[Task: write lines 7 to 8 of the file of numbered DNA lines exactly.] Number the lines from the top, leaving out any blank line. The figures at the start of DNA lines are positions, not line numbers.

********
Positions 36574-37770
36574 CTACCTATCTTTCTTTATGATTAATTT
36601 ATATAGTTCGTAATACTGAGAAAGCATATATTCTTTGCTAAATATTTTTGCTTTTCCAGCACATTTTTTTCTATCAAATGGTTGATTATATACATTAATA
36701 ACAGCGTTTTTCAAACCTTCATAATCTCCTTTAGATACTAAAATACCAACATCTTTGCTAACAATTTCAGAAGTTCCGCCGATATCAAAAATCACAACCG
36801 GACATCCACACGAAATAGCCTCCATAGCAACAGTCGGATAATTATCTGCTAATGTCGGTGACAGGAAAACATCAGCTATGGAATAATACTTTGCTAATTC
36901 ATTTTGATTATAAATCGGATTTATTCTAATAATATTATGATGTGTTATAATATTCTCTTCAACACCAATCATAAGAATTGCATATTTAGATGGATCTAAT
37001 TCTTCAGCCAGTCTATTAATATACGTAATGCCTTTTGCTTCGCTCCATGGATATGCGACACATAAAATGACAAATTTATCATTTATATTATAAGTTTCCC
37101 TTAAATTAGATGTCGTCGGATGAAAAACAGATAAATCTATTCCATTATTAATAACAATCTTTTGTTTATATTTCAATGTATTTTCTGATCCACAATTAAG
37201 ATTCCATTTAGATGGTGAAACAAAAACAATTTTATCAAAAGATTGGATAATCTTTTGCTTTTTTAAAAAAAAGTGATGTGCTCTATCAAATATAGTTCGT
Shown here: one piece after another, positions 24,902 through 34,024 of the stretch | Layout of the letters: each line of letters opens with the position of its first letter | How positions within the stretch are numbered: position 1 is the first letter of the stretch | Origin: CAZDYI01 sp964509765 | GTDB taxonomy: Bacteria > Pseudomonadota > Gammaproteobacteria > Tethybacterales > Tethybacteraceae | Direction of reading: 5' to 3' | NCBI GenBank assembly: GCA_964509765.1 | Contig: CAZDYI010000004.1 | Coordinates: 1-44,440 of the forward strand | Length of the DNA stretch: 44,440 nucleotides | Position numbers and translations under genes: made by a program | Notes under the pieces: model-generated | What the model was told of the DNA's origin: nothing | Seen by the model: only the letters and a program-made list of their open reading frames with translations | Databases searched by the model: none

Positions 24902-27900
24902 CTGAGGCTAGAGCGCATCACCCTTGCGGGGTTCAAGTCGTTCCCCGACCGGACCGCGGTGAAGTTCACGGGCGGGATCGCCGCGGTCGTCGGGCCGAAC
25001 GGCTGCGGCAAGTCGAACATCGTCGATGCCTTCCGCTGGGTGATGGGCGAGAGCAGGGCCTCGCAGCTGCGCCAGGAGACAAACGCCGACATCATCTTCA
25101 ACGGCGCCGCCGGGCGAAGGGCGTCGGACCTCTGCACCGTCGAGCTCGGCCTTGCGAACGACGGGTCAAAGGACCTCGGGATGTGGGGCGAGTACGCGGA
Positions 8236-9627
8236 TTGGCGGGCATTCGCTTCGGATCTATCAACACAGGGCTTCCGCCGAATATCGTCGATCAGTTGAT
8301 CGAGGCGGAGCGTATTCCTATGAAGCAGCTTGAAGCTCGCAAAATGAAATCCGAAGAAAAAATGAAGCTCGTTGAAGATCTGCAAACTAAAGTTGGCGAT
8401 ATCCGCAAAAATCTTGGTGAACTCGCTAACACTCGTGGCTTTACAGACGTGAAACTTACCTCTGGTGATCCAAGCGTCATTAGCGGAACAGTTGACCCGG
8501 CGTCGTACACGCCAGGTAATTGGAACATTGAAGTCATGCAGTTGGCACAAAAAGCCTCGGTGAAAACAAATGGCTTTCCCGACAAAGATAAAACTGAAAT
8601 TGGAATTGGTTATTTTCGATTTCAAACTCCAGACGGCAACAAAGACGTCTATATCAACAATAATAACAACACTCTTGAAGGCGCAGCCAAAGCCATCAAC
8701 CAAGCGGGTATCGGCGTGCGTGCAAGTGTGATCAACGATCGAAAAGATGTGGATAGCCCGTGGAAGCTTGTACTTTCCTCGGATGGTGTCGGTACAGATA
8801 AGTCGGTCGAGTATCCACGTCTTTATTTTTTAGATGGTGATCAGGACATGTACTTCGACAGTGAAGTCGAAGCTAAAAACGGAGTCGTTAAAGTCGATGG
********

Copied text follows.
37001 TCTTCAGCCAGTCTATTAATATACGTAATGCCTTTTGCTTCGCTCCATGGATATGCGACACATAAAATGACAAATTTATCATTTATATTATAAGTTTCCC
37101 TTAAATTAGATGTCGTCGGATGAAAAACAGATAAATCTATTCCATTATTAATAACAATCTTTTGTTTATATTTCAATGTATTTTCTGATCCACAATTAAG